Feminist writer and activist Jennifer Baumgardner first turned heads in the parenting blogosphere when she wrote about her experience “cross-nursing” her infant son with a friend. The two long-time friends both had breastfeeding babies and discussed swapping babes in an episode that initially caused her to panic with all kinds of concerns. After learning that there was no health risk to such an activity, Jennifer eventually consented and her piece recounting the experience captivated both parents and childless readers.
Now, the Third Wave feminist has gathered her other notable essays into a collection entitled F’em!: Goo Goo, GaGa and Some Thoughts on Balls. The humorous collection offers interviews with other notable feminists like Kathleen Hannah and Ani Difranco while also delving into Purity Balls, lesbians after marriage, and her personal experiences as a mother of two boys.
How has your feminist background impacted your approach to parenting, if at all?
It hasn’t made me force my sons to wear pink or put down their guns, trucks, and Super Mario but it has enabled me to contemplate that I don’t know how they will understand their own gender and sexuality, as they continue to grow. Being a feminist also means that while I don’t think it’s necessarily age-appropriate for me to initiate personal discussions of my past relationships (including same-sex relationships) with my sons Skuli and Magnus, it is imperative for me to find ways to talk about about gay relationships as normal and valuable.
I know that your boys are little but have you had any opportunities yet to have any feminist discussions yet?
My six-year-old recently prefaced a story about how he is afraid of girls by saying, “Please don’tÂ say that this is bad for feminism.” So, even if I’m not directly engaging in discussions about Judith Butler or how poorly the media treats women in politics, the children are picking up on my point of view and value system.Â My two-year-old came home from a visit to the Metropolitan Museum of Art saying “Girls don’t need the penis.” He was referring to all of the naked figures in the museum and how he saw penises on men and not on women, but I loved the line. I said, “That’s the title of mommy’s next book, honey.” I was kidding. (I think.)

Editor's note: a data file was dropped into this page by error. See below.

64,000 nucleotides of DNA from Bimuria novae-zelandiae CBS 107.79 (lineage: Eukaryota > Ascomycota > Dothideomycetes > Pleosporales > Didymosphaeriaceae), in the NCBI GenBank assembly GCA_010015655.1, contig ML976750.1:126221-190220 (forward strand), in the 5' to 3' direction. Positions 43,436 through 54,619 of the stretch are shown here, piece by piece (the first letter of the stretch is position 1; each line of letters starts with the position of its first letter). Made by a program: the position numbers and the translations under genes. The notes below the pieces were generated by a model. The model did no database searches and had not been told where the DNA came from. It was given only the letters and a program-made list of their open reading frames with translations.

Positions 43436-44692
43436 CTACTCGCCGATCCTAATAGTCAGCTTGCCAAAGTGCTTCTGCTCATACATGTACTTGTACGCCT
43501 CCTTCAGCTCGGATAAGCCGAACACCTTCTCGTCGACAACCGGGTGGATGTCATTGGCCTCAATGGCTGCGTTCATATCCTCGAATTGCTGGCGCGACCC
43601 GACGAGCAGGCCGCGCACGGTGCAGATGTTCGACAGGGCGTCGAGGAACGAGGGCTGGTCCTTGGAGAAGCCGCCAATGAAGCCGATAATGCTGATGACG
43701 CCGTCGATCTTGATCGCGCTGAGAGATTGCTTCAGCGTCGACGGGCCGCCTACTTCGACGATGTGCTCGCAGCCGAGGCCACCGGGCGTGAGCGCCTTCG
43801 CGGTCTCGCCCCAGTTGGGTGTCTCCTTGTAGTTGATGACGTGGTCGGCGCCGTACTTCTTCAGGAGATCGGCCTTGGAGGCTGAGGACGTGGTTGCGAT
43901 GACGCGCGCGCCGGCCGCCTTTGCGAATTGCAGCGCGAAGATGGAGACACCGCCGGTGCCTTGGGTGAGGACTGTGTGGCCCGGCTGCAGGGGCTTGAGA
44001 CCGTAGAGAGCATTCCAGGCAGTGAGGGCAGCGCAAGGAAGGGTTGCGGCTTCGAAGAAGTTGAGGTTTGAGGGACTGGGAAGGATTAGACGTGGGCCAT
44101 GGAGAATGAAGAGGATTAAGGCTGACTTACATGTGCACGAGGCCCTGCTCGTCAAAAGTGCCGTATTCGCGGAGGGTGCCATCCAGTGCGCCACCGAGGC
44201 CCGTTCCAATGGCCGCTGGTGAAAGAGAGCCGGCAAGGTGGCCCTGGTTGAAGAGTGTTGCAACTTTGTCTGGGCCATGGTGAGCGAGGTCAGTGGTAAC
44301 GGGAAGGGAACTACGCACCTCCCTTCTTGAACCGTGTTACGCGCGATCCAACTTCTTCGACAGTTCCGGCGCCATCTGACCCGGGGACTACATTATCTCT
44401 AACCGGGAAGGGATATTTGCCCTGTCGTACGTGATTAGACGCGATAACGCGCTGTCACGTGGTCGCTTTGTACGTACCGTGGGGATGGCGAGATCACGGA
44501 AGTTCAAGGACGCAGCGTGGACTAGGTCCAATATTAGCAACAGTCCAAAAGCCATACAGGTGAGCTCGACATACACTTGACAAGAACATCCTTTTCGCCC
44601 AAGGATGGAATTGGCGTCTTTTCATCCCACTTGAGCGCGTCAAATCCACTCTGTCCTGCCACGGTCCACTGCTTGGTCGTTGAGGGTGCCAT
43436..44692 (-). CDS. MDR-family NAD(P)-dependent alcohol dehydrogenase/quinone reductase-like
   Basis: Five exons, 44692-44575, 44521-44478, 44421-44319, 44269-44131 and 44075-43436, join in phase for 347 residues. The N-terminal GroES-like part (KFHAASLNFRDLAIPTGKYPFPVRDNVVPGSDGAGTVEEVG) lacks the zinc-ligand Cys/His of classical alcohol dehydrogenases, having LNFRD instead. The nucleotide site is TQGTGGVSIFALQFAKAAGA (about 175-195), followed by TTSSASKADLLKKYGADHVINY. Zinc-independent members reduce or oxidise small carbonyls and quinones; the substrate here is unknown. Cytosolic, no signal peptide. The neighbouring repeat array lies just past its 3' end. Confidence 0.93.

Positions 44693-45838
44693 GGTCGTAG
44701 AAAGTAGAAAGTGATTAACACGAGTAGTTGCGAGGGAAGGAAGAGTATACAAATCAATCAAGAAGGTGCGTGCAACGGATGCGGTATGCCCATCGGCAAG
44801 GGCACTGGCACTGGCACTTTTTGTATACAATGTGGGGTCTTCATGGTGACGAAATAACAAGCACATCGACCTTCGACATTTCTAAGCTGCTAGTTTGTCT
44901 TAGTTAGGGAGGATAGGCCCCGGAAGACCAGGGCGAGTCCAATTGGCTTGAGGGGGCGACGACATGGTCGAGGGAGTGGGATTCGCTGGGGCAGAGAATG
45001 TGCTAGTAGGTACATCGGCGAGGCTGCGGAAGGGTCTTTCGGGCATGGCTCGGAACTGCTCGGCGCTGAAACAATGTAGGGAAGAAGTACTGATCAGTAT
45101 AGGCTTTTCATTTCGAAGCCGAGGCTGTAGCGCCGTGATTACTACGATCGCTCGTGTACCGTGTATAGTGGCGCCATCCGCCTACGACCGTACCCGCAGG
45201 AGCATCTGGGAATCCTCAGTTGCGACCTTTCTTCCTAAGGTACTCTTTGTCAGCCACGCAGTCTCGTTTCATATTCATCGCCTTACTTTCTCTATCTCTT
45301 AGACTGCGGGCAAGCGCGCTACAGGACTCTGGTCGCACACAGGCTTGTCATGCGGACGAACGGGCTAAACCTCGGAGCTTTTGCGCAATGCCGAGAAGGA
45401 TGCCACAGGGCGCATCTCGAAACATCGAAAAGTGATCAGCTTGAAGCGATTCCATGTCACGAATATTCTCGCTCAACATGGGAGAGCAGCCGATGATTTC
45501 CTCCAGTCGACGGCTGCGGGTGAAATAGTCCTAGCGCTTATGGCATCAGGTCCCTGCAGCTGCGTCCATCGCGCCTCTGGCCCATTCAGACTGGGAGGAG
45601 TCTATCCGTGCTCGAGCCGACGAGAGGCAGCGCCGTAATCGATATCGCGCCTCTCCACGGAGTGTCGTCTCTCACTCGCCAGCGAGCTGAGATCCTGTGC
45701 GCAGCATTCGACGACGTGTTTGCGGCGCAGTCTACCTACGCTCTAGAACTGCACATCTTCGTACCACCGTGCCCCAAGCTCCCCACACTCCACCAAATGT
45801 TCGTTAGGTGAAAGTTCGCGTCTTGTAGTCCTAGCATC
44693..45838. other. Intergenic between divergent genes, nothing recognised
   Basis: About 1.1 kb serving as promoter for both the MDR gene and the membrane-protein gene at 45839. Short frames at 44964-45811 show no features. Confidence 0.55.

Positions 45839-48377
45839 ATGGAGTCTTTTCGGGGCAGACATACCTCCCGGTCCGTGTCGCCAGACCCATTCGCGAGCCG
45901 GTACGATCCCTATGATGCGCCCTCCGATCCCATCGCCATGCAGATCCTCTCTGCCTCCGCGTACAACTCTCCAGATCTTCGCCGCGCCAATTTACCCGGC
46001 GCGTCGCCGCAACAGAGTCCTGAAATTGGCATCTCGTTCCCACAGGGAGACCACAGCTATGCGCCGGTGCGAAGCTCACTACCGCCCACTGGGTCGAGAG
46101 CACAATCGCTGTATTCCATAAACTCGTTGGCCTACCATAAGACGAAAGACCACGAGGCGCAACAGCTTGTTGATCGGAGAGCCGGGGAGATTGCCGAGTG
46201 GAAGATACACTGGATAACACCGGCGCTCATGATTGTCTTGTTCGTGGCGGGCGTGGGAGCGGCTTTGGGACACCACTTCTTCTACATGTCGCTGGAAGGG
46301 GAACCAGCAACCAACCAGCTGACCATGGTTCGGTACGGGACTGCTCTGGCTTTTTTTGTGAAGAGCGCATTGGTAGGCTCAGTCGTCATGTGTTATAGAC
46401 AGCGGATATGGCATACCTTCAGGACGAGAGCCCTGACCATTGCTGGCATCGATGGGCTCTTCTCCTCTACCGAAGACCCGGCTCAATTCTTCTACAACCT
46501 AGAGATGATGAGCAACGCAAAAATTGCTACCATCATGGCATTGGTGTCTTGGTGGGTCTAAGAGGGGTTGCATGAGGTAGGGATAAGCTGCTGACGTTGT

You wrote a piece for Babble in 2007, which is republished in your book, about how you and your best friend “cross-nursed” one another’s babies. As you note, it received tons of press. Why do you think so many parents, and childless people for the matter, responded to the story?
As I say in the epilogue I wrote, many people don’t see breast milk as food and breasts as devices for storing and delivering milk. To them, breasts are SEX! To nurse another baby is NONMONOGAMOUS! I think the critique is poorly thought and really just an excuse to do something misogynist society does every day–that is, police women’s behavior. For example, you MUST nurse or you are a bad mother. You must nurse for one year, or you are inadequate. If you nurse for longer, you are a pervert.
In the piece, you express an initial anxiety at other parents discovering that you and your friend had cross-nursed for fear of not appearing like “normal parents.” Do you find that to be a particular anxiety that consumes a lot of parents?
I think many parents are deeply worried that they aren’t the mythical norm because they are divorced or gay or poor or rich or let their kids watch TV and can’t get them to eat veggies, to be contrasted with the perfectly middle-class, hetero, functional, educational, and tofu-eating home. As my friend and colleague Amy Richards often points out, feminism says that there is no “normal” and asks us not to measure ourselves against a myth. That said, parenting is a high-stakes game and none of want to do anything to harm or disadvantage our children.
You’re married now, but for awhile you were a single mother. You recount in your book how you battled the word “selfish” when it was just you and your little boy, especially when deciding whether to date again or just remain a duo with your child. How has single motherhood shaped your view of the nuclear family, if at all? Especially now that you have one.Â
My experience of the nuclear family after having been a single parent is that the nuclear family as a form is more lonely, in a way. It’s a closed unit and expected to be self-sustaining. I chose and married someone for whom it is very important to have lots of time alone with the family; when it was just me and my son Skuli, I loved having friends over and wanted my people to feel like my door was always open. It’s been an adjustment, and I’m still learning how to meet the needs of my larger family without sacrificing myself, but I’m very happy in the quartet I’ve created more recently. Skuli is happy, too. We’re still a good team — but a bigger one.
(photo: Gretchen Sayers)